Had just the best day on Saturday and to make the most of it, a long one. Started with a six o'clock alarm call and the long ride on the underground across London to use our tickets for the Olympic Stadium on the last day of the track and field of the Paralympics.
We had great tickets, at about the 200 metres mark of the track, 18 rows back. This meant we saw the triple jump final and some javelin as well as the various races, including guided runners and some wheelchair races. And being where we were I got to take a few photos too. I was like a pig in muck!
The atmosphere was every bit what everyone has reported, an incredible and at times moving experience. Helped by the fantastic weather, which sent weaker members of my family looking for shade at one stage, it all added up to a terrific day out. It's been a long time since I was in a big stadium in such hot weather, it brought to mind some of those concerts of my youth at the old Wembley.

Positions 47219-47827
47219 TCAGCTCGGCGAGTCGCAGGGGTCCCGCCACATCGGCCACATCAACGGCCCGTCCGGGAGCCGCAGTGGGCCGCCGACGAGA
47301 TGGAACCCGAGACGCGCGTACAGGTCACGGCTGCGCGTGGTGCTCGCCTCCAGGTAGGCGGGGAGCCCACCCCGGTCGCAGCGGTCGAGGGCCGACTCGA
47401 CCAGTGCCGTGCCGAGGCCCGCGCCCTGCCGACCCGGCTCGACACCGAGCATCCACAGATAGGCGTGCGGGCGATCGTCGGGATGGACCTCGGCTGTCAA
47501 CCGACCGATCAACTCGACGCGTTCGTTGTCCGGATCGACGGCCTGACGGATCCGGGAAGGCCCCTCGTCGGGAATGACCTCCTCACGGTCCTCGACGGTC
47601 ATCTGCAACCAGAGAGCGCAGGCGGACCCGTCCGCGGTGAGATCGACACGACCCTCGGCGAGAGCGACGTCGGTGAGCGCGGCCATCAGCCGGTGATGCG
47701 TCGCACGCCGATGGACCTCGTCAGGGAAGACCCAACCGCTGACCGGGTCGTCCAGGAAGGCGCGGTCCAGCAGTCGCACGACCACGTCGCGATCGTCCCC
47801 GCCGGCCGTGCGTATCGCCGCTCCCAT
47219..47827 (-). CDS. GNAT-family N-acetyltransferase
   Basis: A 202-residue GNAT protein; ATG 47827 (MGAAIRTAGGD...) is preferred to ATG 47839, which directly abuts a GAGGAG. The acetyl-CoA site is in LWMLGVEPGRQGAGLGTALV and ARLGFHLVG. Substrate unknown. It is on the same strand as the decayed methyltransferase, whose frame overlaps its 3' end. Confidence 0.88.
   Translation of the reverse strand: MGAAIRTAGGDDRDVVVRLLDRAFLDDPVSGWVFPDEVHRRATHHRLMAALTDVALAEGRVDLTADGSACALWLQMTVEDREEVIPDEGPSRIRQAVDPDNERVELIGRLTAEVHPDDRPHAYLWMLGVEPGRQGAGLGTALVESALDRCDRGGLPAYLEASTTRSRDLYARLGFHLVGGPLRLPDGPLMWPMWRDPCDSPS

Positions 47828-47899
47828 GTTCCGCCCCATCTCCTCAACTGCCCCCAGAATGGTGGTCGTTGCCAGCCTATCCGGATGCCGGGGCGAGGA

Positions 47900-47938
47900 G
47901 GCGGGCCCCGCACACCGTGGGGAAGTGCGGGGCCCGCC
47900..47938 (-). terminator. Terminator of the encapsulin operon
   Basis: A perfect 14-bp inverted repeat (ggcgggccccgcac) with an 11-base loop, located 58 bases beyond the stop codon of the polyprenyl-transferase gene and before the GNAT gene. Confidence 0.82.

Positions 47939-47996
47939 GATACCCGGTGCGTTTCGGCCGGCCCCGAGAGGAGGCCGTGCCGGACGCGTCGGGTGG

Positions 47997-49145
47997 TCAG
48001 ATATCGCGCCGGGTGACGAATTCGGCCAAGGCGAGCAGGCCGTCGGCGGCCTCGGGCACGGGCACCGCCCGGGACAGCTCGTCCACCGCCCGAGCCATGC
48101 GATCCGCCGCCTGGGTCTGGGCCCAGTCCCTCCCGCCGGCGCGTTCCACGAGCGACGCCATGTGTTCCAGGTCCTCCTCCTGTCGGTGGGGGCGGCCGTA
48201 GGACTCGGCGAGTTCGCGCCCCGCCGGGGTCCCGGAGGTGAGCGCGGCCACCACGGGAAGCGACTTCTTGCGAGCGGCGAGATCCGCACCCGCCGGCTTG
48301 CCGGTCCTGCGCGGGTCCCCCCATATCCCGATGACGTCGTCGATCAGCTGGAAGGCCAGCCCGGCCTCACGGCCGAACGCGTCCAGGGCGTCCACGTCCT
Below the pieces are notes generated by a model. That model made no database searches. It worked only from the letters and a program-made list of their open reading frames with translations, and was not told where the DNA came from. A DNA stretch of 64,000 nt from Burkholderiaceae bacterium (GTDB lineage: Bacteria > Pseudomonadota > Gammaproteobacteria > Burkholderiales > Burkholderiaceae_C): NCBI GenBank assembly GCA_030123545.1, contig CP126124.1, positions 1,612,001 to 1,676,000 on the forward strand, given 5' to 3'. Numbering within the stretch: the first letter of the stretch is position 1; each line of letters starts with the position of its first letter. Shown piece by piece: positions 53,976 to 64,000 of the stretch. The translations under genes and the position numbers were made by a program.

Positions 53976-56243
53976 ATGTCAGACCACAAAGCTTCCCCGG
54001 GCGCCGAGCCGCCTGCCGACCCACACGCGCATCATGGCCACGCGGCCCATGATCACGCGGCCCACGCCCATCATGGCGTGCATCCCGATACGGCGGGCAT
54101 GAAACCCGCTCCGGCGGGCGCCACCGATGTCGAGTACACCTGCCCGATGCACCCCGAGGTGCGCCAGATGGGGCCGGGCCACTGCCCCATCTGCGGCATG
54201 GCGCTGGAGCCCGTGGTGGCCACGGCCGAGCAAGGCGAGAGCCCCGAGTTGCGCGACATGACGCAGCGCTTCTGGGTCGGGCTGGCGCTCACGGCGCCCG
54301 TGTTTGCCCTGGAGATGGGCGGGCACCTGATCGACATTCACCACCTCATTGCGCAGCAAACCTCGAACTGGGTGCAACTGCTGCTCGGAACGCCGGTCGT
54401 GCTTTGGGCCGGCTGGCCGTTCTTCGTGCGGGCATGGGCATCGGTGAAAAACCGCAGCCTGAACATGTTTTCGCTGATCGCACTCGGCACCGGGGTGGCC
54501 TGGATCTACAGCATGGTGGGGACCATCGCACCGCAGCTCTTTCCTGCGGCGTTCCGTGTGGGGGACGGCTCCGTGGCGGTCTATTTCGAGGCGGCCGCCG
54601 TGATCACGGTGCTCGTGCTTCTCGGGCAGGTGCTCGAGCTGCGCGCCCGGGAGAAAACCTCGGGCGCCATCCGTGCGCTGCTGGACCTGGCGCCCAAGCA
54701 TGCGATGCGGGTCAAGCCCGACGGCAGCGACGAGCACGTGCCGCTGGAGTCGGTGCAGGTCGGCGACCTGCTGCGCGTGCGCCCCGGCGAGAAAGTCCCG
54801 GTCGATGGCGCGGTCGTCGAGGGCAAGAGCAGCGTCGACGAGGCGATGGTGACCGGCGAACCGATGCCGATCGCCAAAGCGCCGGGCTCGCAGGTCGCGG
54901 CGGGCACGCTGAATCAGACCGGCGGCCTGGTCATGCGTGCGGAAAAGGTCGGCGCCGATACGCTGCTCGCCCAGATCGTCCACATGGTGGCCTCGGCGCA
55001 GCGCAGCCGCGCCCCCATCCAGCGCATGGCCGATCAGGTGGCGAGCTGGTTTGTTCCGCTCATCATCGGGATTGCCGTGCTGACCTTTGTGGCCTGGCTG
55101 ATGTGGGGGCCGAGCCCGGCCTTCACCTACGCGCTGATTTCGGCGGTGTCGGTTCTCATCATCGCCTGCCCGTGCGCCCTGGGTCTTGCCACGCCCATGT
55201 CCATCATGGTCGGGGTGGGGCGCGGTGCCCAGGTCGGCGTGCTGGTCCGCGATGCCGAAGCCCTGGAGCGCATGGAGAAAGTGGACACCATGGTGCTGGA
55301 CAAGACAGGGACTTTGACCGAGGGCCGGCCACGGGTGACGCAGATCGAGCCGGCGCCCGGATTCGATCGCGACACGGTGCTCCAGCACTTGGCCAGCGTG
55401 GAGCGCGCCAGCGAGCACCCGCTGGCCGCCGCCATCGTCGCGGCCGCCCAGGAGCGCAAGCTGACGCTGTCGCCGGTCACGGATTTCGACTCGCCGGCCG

The tickets were very fairly priced, we had the most expensive tickets for our three and a quarter hour session and that was £30 for us adults and a fiver for the marginally smaller of us. This included our travelcards all the way across London, which (if I have read the complicated charts correctly, as a hick from the country, I may not have) would normally have been about half the cost of our tickets altogether. A bargain, to be honest.
Aftrewards, back to the friends we had lodged with the night before, tea and cricket on the lawn before heading back west late in the afternoon. A fabulous day, thanks in no small part to Sebastian Coe and LOCOG who have done us proud with the Games.
Where are all the cynics and sceptics now? For a few weeks we've lapsed into being positive and optimistic and Britain has been an even brighter place to be. It's been a summer holiday from the naysayers. Sure we have problems, but perhaps we aren't in such a bad way as we tell ourselves we are. I wonder how long we'll stay positive?